This year’s presidential election is one of much debate. Opinions are strong and understandably so. Something somewhat lost in discussions about the election is mortgage rates and what may happen to them once the new president is elected. I thought it would be interesting to review the last 10 presidential elections and their impact on mortgage rates.
- 1976 – Jimmy Carter defeated Gerald Ford. Rates were at 8.81 percent before the election and 8.79 percent a month later.
- 1980 – Ronald Reagan defeated Jimmy Carter. Rates were at 14.21 percent and increased to 14.79 percent a month later. Rates went up to 18.45 percent a year later but this jump was more related to a staggering rate of inflation.
- 1984 – Ronald Reagan defeated Walter Mondale. Rates were 13.64 percent before the election and decreased to 13.18 percent a month later. Rates continued to drop to 9.32 percent resulting from an improved economy.
- 1988 – George H.W. Bush defeated Michael Dukakis. Rates were at 10.27 percent before the election and immediately jumped to 10.61 and stayed steady in that range long after.
- 1992 – Bill Clinton defeated George H.W. Bush. Rates stayed steady changing to 8.21 percent from 8.31 percent immediately following the election.
- 1996 – Bill Clinton defeated Bob Dole. The range of rates during this election was 7.65 to 7.82 percent and eventually steadily decreased over Clinton’s second term.
- 2000 – George W. Bush defeated Al Gore. Interest rates remained virtually unchanged from 5.73 to 5.75 percent.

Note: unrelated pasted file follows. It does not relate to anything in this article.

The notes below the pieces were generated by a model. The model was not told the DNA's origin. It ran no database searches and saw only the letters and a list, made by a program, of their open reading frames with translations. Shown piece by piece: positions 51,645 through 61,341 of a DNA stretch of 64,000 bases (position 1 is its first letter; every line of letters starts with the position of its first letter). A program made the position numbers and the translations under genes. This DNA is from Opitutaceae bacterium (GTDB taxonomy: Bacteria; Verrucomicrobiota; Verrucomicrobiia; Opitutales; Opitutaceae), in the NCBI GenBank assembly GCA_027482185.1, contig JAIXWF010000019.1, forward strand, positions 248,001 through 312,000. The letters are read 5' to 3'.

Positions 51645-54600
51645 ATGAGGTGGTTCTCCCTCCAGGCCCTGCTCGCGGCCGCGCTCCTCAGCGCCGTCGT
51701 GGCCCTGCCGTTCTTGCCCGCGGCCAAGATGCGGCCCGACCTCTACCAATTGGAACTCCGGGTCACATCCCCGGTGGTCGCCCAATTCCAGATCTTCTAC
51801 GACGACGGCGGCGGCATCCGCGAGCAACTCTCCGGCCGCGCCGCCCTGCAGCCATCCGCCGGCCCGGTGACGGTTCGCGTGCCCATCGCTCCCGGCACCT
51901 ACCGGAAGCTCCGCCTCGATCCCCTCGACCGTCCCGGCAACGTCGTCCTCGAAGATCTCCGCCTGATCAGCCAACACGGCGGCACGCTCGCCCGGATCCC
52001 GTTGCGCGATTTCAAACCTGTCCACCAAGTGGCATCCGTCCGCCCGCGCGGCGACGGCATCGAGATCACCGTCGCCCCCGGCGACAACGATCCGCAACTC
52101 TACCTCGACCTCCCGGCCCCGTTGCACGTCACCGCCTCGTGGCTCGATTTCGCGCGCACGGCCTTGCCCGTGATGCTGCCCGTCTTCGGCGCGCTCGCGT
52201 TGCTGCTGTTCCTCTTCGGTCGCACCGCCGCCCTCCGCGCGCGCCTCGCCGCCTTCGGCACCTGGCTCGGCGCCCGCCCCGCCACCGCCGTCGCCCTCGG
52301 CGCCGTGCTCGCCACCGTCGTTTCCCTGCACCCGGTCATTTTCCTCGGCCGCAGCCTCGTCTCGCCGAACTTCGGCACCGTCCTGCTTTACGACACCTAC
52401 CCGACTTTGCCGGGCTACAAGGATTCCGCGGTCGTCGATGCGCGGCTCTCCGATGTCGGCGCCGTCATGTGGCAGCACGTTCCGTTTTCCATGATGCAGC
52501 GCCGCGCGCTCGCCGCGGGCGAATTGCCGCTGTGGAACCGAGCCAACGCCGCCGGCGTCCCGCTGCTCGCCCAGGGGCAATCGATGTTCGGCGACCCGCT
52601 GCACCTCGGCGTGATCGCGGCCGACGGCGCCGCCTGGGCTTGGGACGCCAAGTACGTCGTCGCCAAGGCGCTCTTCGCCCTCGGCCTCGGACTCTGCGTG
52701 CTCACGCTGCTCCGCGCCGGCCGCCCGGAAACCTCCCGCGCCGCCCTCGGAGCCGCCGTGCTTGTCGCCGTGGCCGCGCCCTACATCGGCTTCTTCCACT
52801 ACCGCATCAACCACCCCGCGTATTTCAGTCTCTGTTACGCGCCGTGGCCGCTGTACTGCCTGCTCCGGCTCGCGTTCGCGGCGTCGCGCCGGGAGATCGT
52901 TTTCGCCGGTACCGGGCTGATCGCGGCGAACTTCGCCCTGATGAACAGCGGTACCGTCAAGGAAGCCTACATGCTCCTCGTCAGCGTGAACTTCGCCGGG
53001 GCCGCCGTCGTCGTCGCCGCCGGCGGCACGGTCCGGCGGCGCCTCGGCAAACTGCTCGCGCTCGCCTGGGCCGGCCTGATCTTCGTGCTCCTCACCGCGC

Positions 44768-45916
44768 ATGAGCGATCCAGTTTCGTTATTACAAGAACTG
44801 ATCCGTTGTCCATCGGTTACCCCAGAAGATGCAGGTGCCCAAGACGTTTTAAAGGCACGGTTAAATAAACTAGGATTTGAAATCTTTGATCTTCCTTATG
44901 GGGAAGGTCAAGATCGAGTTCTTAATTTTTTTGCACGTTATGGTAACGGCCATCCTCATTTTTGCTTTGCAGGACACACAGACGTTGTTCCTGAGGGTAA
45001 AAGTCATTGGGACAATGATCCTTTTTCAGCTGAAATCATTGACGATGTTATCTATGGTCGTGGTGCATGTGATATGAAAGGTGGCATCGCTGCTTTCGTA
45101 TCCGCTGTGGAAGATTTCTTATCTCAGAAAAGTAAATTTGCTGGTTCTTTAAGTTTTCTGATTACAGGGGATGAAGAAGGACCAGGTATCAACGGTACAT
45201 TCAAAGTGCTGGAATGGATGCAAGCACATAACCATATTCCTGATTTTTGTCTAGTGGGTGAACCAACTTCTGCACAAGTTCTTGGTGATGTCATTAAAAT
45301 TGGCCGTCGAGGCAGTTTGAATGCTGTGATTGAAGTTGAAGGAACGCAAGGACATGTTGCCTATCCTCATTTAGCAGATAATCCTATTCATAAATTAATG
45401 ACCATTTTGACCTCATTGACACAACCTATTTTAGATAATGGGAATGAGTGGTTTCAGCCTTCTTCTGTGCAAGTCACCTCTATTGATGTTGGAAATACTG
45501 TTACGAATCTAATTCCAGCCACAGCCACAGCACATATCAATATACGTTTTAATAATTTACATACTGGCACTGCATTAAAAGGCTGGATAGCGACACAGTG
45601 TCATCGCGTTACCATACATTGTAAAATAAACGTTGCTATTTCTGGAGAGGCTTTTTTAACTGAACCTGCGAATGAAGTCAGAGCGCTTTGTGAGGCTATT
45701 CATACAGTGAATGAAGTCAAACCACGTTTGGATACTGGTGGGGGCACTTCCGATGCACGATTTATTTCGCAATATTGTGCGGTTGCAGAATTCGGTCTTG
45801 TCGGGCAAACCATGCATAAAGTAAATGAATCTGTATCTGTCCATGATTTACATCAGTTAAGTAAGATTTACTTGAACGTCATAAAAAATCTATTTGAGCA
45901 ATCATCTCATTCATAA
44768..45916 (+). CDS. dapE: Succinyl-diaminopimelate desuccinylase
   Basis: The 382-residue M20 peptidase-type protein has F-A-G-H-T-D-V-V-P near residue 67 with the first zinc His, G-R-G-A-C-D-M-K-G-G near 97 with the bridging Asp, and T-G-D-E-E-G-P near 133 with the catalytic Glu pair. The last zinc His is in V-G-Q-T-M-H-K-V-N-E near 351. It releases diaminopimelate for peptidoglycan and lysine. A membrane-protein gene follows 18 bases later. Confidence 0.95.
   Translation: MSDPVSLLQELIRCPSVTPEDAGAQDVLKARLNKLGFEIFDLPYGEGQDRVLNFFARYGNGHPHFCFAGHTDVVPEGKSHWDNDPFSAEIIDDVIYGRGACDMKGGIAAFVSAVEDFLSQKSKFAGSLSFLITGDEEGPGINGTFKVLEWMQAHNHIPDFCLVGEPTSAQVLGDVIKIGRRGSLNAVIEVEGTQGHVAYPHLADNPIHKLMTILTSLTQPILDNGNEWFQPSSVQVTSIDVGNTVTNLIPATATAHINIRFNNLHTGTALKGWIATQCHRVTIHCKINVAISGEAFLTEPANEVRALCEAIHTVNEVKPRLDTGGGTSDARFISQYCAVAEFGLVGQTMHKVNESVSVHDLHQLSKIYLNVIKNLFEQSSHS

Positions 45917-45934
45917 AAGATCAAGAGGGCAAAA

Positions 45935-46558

- 2004 – George W. Bush defeated John Kerry. Interest rates decreased from 7.75 percent to 7.38 percent over the month following the election.
- 2008 – Barack Obama defeated John McCain. Interest rates dropped from 6.09 percent to 5.29 percent within one month following the election but this was towards the beginning of the market crash.
- 2012 – Barack Obama defeated Mitt Romney. Interest rates were at and maintained historic lows at 3.35 percent. Economic factors were at play as the government was still buying mortgage-backed securities.
This year’s election may prove to be different, but as you can see over the past 10 elections there has been very little effect on mortgage rates following election results. You could certainly argue that a president serving two terms has a longer period to implement economic policies that could result in long-term rate changes. However, overall there is very little difference on the effect on mortgage rates between Republican and Democratic victories..
Rates are forecasted to stay low for a while. Some sources are projecting rates to be similar in late 2017 to present day with inflation being the mitigating factor. There won’t be much of an increase unless inflation rates increase quicker than forecasted.
I believe you can have confidence that rates will be advantageous for several months into the future. That said, don’t let that confidence create procrastination. Plan without delaying the future. Every 0.25 percent difference in a mortgage rate could result in a 3 percent payment difference. That’s significant.
This weekly Sponsored Column is written by Mike Miles of Fountain Mortgage. Located in Prairie Village, Fountain Mortgage is dedicated to educating, and thus empowering, clients to make the best financial decision possible for their situation. Contact Fountain today.
Mike Miles NMLS ID: 265927; Fountain Mortgage NMLS: 1138268